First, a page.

The future of the Downeast Correctional Facility in Machiasport is now at the center of a political showdown at the State House.
The closure of the minimum security prison would mean more than the loss of state jobs Down East, it would also unravel a system that has supplied the region with labor from prison work release programs and from former inmates who decided to stay in Washington County to rebuild their lives.
It’s late in the afternoon at Pat’s Pizza in Machias, where manager Nate Burke is making a routine inspection of an employee’s work station. That employee is Raphael Bradley, who spent more than 30 years behind bars before arriving at the Downeast Correctional Facility and took part in a work release program that led to a full-time job at Pat’s Pizza.
Bradley says there are lots of former DCF prisoners who are rebuilding their lives Down East.
“One friend just got engaged, he works on a boat, has been for two or three years now, having a baby. Another friend of mine just bought a garage and started his own shop who was in there,” he says. “Everybody I know who was there — only one of them has gone back.”
According to a 2017 New England Public Policy Center report, Maine has the highest recidivism rate in New England, with 56 percent of those released from the criminal justice system returning within three years. Machias area employers say DCF’s recidivism rate is less than half the state average.
The minimum security prison once housed about 150 inmates, an overwhelming majority of whom participated in community improvement projects or paid work release programs at a variety of local businesses. In recent years, Bradley says more and more prisoners have been embraced by the community around the Machias area.
“It’s made up of a lot of hard-partying fishermen and things like that who have gotten in trouble themselves,” he says. “So they don’t really hold anything against anybody, and everybody around here is pretty much, ‘Oh, you’ve been to jail, so what? So have I.’“
For employers like Burke, DCF has bolstered a local labor pool that is also affected by the seasonal demands of the blueberry harvests, commercial fishing and wreath-making.
“This is the poorest county in the state, and so obviously, there’s a lot of people who are unemployed, and there’s some reasons for that, one way or another, but by going through these different programs such as down at DCF, you know you’re going to have an employee that’s going to show up to work and do the job and do the job they’re supposed to do,” he says.
This whole system could change if Gov. Paul LePage is successful in blocking a bipartisan effort in Augusta to approve $5.5 million in annual funding to keep DCF open for another year. LePage and other governors before him have viewed the prison as inefficient and prohibitively expensive to maintain.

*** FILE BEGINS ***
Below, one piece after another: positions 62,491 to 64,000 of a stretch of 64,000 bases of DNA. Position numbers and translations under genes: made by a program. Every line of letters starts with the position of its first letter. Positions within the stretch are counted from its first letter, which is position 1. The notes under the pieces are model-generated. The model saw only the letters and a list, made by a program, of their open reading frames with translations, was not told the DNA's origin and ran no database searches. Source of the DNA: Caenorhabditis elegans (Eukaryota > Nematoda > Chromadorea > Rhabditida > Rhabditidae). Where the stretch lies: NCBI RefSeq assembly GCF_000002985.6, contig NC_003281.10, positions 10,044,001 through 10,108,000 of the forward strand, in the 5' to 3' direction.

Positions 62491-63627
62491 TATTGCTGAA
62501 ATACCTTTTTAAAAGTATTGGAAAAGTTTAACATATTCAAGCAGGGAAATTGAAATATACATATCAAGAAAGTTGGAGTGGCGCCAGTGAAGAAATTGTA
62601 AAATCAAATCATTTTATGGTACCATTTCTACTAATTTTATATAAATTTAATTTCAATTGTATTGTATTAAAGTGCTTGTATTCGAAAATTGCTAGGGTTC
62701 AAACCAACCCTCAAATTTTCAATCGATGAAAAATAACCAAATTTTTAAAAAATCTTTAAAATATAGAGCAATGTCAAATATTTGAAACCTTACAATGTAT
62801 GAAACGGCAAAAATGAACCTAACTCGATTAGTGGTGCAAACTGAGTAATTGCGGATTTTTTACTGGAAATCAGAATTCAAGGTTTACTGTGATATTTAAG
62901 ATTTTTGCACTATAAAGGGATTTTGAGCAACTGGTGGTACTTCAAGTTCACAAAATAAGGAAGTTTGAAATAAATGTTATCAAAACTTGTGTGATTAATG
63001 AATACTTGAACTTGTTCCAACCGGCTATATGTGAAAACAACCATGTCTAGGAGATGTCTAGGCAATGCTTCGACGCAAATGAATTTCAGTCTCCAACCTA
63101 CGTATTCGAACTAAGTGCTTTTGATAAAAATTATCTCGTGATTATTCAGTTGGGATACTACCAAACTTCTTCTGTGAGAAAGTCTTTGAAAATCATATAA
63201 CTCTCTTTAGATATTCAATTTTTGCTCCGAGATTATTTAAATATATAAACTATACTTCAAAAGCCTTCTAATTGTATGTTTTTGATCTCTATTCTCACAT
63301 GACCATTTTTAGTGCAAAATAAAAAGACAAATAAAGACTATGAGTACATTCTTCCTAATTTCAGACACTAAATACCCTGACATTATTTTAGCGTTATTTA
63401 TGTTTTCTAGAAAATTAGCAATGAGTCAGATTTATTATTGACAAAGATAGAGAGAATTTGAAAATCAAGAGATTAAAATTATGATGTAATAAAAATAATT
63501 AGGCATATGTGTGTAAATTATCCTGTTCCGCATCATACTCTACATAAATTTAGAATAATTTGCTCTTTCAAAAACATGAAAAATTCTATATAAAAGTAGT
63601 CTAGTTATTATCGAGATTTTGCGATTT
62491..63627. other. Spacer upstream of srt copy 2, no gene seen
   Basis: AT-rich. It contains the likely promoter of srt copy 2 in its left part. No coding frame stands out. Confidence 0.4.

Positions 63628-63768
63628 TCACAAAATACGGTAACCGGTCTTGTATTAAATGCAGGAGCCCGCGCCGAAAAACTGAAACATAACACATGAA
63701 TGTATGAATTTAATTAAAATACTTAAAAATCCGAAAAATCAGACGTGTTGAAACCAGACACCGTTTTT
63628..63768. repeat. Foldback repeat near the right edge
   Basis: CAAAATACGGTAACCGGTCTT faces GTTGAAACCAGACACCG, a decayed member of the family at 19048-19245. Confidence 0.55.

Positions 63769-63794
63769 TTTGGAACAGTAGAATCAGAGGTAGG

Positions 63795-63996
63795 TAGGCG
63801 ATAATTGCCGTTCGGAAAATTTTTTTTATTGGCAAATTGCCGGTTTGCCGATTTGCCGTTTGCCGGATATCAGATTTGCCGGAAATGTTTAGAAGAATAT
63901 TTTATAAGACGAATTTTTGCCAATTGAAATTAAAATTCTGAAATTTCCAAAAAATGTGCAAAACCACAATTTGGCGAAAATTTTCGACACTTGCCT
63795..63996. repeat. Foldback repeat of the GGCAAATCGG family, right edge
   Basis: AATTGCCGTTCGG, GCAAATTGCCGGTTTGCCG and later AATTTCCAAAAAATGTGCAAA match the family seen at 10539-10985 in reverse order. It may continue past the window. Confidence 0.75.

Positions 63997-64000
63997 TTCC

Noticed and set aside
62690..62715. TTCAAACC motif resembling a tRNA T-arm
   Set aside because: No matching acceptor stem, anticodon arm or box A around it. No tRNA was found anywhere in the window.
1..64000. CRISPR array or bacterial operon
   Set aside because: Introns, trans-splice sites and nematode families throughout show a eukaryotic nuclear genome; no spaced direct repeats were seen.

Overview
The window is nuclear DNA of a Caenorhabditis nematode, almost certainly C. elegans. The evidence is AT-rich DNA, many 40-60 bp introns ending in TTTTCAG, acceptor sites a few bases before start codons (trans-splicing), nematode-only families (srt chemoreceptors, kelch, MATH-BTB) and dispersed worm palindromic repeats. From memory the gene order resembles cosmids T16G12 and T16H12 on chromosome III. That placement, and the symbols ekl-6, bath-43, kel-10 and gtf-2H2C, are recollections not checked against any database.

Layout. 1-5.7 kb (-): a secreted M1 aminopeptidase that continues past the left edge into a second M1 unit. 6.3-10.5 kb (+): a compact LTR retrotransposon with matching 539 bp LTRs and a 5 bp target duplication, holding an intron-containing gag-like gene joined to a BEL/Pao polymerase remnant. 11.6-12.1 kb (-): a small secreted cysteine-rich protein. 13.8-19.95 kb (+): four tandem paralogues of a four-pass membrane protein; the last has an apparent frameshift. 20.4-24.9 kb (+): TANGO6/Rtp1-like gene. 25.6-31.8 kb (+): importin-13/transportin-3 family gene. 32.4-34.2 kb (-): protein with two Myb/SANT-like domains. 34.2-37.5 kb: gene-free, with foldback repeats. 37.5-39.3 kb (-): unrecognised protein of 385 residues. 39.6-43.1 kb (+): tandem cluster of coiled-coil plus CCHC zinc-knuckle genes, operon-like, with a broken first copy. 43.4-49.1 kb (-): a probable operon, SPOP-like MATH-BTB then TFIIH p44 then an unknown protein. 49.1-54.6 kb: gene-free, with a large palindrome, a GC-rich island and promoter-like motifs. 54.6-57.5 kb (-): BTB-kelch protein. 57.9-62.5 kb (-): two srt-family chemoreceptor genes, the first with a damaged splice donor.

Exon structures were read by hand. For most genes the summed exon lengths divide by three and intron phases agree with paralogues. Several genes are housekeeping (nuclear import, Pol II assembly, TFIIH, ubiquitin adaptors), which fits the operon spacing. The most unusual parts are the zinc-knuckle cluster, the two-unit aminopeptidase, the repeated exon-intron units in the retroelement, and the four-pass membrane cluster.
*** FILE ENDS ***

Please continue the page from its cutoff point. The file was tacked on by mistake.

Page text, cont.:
The state Department of Corrections issued layoff notices to staff at the prison and transferred its inmate population to other facilities earlier this month. For some who are about to finish their stay at the prison, there is still promise here in Washington County.
“The future is what I make of it — I mean this is the first time I’ve ever been in trouble in my life,” says Eric Joseph Finnemore, currently under house arrest as he finishes his last several weeks as a DCF prisoner.
Finnemore is working for a Machias-area landscaping company and is friendly with former prisoners who landed work release jobs at lobster trap companies, blueberry factories and other businesses and are now earning a living.
“People are making some serious money there, this has been nothing but a great opportunity for the inmates,” he says. “I’ve seen inmates leave with $30,000 on their books who worked for a year and half and are going home with $30,000 — that’s something to be proud of. I mean it’s a bad experience in a person’s life and creating positive and to take that away, it’s going to hurt.”
The governor’s determination to close DCF is a serious challenge to those who are trying to protect the facility, including Republican Rep. Will Tuell of Machiasport, who sponsored a bill to retain funding for the prison. After succeeding in the Senate, the measure failed to attract the two-thirds support in the House needed to override a likely veto from LePage.
Tuell insists the fight is not over.
“There’s a lot of things up in the air at this point, so some would say we’re licking our wounds and looking at all our options and going from there, but we’re certainly not going to totally throw in the towel,” he says.
Tuell says he will redouble his efforts to try and convince enough Republicans in the House to support DCF funding, even though he knows he faces an uphill fight.